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How to sit ergonomically ?

Anyone who works at a computer runs the risk of becoming a victim of neck and back complaints due to an incorrect sitting position. An ergonomic office chair or executive chair can prevent this, but only if it is adjusted correctly.

Ergonomics is the science of human work. Ergonomic sitting means having an optimally adjusted office chair and a table that can be adjusted to the right height.

The office chair should be height-adjustable and swivel, as well as have an adjustable backrest. In addition, it should be built to be tilt-resistant. All office swivel chairs at deskplus meet these requirements.

Ideally, the chair is equipped with casters, which should be braked in an unloaded state so that the chair cannot roll away accidentally. The seat should be height adjustable in the range between about 16'' and 20''. The backrest should support the spine even if you change the sitting position.


First, it is best to start by adjusting the seat height of your chair correctly. There should be a right angle between the upper and lower legs, and the knees should be at the same level (or slightly below) as the hips. Your feet should be level on the floor. If this is not the case, a foot rest will help.

Your forearms should rest loosely on the desk top. If your chair has armrests, they should be adjusted so that you can roll close enough to the desk, your forearms can rest loosely, and there is a right angle between your upper and lower arms.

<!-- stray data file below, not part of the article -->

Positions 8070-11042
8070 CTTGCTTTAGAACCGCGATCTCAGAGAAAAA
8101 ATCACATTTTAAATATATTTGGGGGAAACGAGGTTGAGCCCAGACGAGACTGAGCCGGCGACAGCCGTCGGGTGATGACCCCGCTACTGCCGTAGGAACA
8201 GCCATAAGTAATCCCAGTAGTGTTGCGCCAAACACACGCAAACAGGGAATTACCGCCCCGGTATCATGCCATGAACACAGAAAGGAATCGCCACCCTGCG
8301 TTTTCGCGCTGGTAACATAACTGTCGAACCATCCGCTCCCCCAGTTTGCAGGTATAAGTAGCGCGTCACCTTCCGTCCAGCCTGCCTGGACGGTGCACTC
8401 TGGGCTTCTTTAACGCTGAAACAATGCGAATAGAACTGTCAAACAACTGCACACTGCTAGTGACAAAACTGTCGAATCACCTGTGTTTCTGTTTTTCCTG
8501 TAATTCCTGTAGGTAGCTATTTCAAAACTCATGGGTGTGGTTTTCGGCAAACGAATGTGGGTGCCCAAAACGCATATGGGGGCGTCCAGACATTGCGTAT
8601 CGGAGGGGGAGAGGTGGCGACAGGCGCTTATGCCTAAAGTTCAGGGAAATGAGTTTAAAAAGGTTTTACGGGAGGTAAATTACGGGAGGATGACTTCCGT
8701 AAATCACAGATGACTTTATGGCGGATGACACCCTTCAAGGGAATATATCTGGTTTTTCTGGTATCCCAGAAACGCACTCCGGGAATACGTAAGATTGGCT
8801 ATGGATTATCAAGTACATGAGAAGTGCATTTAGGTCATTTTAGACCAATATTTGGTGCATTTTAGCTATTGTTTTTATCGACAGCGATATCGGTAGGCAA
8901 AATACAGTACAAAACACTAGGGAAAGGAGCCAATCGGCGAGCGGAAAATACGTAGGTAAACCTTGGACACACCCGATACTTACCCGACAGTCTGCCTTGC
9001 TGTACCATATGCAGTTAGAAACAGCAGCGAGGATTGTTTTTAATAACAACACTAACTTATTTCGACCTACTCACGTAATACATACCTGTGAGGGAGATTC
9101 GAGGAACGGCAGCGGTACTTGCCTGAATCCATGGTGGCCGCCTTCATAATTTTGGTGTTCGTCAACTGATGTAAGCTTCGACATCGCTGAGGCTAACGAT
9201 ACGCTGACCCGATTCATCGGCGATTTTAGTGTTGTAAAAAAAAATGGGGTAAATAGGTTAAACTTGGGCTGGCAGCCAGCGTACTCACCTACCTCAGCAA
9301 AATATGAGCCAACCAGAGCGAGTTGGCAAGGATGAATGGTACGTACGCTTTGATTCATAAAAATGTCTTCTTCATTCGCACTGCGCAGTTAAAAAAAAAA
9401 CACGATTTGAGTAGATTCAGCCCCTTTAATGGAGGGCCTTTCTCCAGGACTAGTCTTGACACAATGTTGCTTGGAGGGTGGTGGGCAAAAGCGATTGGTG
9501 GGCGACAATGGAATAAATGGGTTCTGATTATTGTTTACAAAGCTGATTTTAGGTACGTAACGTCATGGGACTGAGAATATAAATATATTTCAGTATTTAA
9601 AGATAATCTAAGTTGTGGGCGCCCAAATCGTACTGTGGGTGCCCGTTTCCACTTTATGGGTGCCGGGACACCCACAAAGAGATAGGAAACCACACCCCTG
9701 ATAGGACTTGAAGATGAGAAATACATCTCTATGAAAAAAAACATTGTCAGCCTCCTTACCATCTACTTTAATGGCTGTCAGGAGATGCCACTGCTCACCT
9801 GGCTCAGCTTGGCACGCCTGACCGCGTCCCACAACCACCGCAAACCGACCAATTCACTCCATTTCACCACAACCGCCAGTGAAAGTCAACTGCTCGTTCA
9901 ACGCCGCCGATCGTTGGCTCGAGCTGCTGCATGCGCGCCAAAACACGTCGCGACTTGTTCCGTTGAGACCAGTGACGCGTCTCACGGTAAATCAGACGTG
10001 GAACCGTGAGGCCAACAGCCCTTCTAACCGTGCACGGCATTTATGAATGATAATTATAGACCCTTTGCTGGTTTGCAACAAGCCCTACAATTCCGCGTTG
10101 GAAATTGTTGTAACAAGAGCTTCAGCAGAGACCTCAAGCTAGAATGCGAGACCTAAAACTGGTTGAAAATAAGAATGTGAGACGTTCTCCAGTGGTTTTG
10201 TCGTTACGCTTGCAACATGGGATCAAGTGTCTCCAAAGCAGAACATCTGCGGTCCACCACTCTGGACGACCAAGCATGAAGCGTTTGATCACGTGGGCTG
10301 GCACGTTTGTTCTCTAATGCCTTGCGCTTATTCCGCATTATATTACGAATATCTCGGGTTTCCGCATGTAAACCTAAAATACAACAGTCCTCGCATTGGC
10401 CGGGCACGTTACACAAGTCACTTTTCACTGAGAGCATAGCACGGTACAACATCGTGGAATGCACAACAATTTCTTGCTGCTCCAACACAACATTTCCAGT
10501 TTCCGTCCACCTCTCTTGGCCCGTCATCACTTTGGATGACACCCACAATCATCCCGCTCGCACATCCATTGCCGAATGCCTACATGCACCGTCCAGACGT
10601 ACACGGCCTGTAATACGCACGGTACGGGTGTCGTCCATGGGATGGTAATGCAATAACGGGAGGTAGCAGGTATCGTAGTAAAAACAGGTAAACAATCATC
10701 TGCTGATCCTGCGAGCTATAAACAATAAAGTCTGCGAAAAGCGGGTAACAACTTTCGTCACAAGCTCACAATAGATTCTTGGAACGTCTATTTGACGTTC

Now adjust the chair to your body weight. The mechanism is well adjusted when you can lean backward without exerting force and the chair gently supports you as you lean forward. You often have to get used to this dynamic sitting. But your back will thank you if you don't adjust the backrest too tightly.

If your chair has a seat depth adjustment, make sure you sit all the way back against the backrest and have as large a seat area as possible. However, the knee area should be free. Under no circumstances should the seat surface press into the back of your knee, as this can impair blood circulation.

Finally, a lumbar support can be adjusted to support the lower part of your lumbar vertebrae.


Sit as far back as possible in your office chair, so take advantage of the entire seat.

However, the correct posture at the workplace alone does not ensure pain-free sitting. It is also important to sit dynamically, i.e. to actively bend forward and lean back while working. A good chair supports you in this.

But even from the best chair you should get up every now and then. This works particularly well with an electric height-adjustable desk, at which you can also work standing up for a while.

If you have a height-adjustable desk, it's best to first adjust the chair to best suit your anatomy. Then adjust the height of the desk so that your forearm rests loosely on the desk top.

If the desk is not height-adjustable to the extent required for smaller people, it is advisable to use a footrest. This should be adjustable in height and inclination and enables a healthy sitting position. To do this, first adjust the chair so that the forearms rest at right angles on the tabletop in the lowest possible sitting position. Now the footrest can be adjusted so that the legs are also at a right angle (lower leg to upper leg).

Also make sure that your monitor is at a suitable height. The top edge of the monitor should be at a level with your eyes or slightly below.